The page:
Although studies show that IGRT applications has reduced the required margins for geometric uncertainties in treatment plans, TCP/NTCP studies in IGRT plans as mentioned in the current review have indicated its slight but meaningful clinical impact. In other words, as far as we know, the main function of IGRT has been to avoid wrong patient positioning and geometrical miss in the range of more than 2-3 mm in daily positioning. Additionally, its gain when transformed to radiobiological metrics in terms of TCP or NTCP has shown to be significant [18,40,41].

It is worth mentioning some important points about further widespread usage of radiobiological modeling for plan optimization in IMRT. Considering the current uncertainties associated with radiobiological modeling of treatment plans, and lack of biological information needed for an individual patient plan, it seems that performing biological optimization based on raw and unreliable biological data could result in erroneous dose evaluation, distribution and delivery in radiation therapy. This means that without knowing the exact value of radiobiological parameters for both of organs at risk and tumor, the TCP and NTCP calculations will be associated with a great uncertainty. Consequently, dose distributions based on radiobiological optimization will be compromised accordingly. It should be really appreciated that for accurate and reliable TCP/NTCP calculations for an individual plan, biological parameters such as, cell density, radio-sensitivity, hypoxic subvolume sizes and locations, repopulation rates and re-oxygenation rates are acquired. Otherwise, biological modeling can be considered as an extra aiding tool for plan validations.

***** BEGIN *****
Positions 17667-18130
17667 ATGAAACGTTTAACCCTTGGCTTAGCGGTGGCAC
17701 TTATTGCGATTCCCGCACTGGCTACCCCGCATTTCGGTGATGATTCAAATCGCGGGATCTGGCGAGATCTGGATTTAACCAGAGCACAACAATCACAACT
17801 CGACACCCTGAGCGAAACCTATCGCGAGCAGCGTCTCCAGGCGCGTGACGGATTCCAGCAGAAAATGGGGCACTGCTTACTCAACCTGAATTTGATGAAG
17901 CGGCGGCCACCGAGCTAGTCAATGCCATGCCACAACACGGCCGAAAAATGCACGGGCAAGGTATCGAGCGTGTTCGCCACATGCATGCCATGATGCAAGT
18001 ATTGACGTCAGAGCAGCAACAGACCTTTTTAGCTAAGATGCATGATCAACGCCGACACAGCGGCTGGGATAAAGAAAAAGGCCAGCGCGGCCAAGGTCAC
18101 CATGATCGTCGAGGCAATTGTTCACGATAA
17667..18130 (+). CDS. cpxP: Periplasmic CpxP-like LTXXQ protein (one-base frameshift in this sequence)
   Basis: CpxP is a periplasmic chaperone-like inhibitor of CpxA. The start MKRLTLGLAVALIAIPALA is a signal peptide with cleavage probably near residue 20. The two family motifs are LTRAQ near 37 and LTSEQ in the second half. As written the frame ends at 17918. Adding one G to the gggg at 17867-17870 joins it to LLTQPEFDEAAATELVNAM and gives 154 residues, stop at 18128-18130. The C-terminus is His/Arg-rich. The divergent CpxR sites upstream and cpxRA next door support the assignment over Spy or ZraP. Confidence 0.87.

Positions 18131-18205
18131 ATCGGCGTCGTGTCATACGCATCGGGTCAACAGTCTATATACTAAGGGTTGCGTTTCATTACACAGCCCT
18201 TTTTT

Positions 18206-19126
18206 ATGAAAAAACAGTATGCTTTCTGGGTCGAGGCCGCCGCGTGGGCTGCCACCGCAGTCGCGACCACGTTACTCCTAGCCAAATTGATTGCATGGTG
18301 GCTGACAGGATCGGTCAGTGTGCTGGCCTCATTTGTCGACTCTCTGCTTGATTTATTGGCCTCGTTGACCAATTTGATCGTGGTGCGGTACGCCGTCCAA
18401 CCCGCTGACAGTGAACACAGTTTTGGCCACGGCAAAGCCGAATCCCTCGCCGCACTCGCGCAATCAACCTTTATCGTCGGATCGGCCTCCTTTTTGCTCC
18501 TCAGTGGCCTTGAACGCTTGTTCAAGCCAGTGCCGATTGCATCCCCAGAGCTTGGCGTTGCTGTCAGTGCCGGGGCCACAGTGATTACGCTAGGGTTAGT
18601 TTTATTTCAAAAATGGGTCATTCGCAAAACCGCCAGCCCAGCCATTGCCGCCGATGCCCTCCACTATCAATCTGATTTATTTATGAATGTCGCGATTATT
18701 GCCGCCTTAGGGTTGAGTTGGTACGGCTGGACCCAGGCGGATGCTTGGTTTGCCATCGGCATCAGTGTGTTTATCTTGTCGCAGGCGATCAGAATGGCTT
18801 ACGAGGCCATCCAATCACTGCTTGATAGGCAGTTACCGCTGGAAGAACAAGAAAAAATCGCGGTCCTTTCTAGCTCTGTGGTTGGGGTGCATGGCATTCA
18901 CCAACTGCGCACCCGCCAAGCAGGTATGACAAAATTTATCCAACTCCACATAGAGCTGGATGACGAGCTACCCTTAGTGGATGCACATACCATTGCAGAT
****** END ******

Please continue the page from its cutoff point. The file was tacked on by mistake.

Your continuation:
The studies reviewed in this article reported the radiobiological superiority of VMAT and IMRT techniques over 3D-conformal techniques in different cases such as head- neck and prostate cancers. Also, the radiobiological effect of IGRT and patient positioning was evaluated in different studies. The results revealed increased TCP and reduced NTCP for IGRT techniques. Moreover, radiobiological evaluations were performed on brachytherapy plans. The results highlighted the potential of TCP/NTCP calculations as a comparison tool for different treatment techniques.

It can be concluded that the radiobiological modeling of treatment plans has helped physicians and radiation therapy physicists in better understanding of the outcome of various treatment plans in conjunction with currently used dosimetric criteria. Additionally, selecting optimum plan among available different plans and making a radiobiological comparison between newly emerged techniques can be facilitated by using of biological modelling in treatment planning software. However, it should be remembered that IMRT plan optimization based on approximate biological data could lead to inevitable complications for patients treated in radiation therapy. Thus, due to the shortage of experimental and validated radiobiological data on normal organs and different types of tumors, more radiobiological and clinical studies as well as model improvements are required for clinically usable biological plan optimization.